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FPGA Pong is an implementation of Breakout for a Cyclone V FPGA. It implements both the game logic and 3-bit color VGA display drivers. The paddle can be moved using buttons located on the FPGA itself. The player has 3 lives, which are displayed as extra balls in the corner of the screen.

This video shows an almost-complete version of the game. The full version would reset the game and pause for a couple seconds when the ball reached the bottom of the screen. A life would then be deducted when this happens.

Technical Details

The code is split into two parts, one to drive the VGA signal, and the other to implement the game logic. I used the Altera Cyclone V SoC development board for testing.

The VGA driver ran at 25MHz, which is just below the spec’ed frequency of 25.175MHz. The display I used for testing was tolerant of this lower pixel clock. It will generate the hsync and vsync signals, and output X and Y values for the game logic to use when drawing pixels.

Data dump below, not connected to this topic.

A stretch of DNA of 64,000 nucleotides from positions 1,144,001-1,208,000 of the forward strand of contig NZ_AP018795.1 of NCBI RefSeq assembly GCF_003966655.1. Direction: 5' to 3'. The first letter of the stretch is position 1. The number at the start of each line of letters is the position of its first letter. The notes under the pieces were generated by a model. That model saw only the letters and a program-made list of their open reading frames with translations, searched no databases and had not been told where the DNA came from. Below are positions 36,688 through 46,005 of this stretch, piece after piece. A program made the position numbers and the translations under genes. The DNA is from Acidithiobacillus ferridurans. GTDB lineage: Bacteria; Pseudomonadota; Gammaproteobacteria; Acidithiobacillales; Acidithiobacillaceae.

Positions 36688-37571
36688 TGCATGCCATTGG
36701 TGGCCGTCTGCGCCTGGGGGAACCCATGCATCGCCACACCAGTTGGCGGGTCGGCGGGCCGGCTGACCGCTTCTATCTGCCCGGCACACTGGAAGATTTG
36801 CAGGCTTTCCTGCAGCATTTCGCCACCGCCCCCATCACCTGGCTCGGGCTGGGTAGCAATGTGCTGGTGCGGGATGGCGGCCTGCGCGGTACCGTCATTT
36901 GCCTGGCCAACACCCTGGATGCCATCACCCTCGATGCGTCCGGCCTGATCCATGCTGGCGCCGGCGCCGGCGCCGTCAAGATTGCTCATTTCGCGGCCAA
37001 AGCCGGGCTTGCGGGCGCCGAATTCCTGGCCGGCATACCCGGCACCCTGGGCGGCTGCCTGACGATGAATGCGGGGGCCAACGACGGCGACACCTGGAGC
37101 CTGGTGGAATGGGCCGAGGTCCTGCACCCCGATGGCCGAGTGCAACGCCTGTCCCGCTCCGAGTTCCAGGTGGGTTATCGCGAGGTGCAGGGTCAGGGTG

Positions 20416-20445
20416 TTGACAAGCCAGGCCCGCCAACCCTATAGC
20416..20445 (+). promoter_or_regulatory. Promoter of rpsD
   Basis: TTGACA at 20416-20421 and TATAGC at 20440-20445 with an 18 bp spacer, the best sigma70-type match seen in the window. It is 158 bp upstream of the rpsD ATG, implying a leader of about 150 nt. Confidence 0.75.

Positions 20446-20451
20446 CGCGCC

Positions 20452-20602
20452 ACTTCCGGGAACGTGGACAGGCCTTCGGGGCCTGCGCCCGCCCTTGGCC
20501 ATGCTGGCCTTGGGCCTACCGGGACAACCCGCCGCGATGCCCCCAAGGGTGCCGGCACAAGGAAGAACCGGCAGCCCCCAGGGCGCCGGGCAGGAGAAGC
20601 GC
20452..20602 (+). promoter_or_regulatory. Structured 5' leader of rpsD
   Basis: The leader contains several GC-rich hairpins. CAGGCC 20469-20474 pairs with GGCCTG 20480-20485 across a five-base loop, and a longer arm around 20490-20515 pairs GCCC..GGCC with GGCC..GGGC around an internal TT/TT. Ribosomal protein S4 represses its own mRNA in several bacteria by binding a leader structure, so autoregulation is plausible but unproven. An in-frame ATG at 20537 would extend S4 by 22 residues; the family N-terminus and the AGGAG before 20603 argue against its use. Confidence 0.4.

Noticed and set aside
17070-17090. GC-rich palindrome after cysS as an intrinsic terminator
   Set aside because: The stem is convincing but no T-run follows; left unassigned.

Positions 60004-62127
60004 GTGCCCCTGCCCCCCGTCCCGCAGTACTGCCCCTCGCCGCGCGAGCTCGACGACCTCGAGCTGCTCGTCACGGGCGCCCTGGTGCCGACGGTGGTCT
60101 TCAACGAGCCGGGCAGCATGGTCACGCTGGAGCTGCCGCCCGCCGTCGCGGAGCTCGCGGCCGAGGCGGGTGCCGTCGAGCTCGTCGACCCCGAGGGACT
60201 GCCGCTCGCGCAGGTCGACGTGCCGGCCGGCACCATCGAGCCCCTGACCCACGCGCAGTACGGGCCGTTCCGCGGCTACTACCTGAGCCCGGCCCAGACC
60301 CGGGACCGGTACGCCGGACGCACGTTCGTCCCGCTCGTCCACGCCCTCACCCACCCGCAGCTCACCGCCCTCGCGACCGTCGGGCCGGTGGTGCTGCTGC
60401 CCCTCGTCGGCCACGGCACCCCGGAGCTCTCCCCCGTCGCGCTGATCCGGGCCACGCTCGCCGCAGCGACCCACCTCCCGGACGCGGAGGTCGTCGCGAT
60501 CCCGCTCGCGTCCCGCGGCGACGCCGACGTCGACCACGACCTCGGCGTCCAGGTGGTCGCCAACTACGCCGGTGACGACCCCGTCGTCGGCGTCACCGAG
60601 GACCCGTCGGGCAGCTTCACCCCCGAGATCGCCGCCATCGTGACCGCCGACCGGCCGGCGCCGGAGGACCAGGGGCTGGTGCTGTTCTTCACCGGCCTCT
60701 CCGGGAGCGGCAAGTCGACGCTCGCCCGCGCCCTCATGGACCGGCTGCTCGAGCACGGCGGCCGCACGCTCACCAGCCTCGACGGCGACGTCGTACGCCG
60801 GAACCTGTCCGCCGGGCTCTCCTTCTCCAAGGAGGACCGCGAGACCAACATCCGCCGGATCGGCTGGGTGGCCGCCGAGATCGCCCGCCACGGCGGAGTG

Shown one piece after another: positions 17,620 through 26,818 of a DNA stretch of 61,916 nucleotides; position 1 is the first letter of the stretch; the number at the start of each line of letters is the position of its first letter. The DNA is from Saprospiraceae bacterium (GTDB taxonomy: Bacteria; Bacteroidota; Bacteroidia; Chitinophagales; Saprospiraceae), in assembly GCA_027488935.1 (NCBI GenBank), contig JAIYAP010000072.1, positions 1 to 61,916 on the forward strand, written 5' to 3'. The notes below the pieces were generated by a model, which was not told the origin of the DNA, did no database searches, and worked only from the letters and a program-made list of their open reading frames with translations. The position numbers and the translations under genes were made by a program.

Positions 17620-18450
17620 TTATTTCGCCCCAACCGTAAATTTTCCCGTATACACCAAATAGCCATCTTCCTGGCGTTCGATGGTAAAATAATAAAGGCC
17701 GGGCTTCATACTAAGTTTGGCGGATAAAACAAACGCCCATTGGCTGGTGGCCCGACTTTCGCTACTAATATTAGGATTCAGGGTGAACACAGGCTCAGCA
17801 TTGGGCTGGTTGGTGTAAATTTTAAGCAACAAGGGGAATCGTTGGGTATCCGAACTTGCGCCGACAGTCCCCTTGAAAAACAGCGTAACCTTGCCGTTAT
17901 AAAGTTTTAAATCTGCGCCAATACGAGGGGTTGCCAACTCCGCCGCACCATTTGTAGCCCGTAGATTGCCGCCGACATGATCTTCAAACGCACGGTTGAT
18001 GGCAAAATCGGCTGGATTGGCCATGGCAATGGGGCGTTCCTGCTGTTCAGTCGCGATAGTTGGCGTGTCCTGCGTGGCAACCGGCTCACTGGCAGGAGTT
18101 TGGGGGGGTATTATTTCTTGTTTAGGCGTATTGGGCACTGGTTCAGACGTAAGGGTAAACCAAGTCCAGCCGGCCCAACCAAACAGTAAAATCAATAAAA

The game logic ran at ~3kHz. The ball’s position is tracked in subpixel units, which allowed for a high clock speed. The blocks are stored in an array of 1-bit registers. These registers are indexed into in order to perform collision detection. The game logic itself is written as a large string of combinatorial logic. Depending on how the logic is laid out onto the chip and the depth of the combinatorial logic is quite large, this could cause visual artifacts like ghosting on the screen.

The game simulated 6-bit color by utilizing dithering. This was used to produce the color of the bricks. The pixels were assigned colors according to a checkerboard pattern, and the parity of this pattern was switched every frame. This provided a reasonably good effect which is only noticeable upon close inspection.

The development board hooked up to power, a PC and a VGA display. A close-up of the VGA adapter that was created for this project. It is very delicate and supports 3-bit color.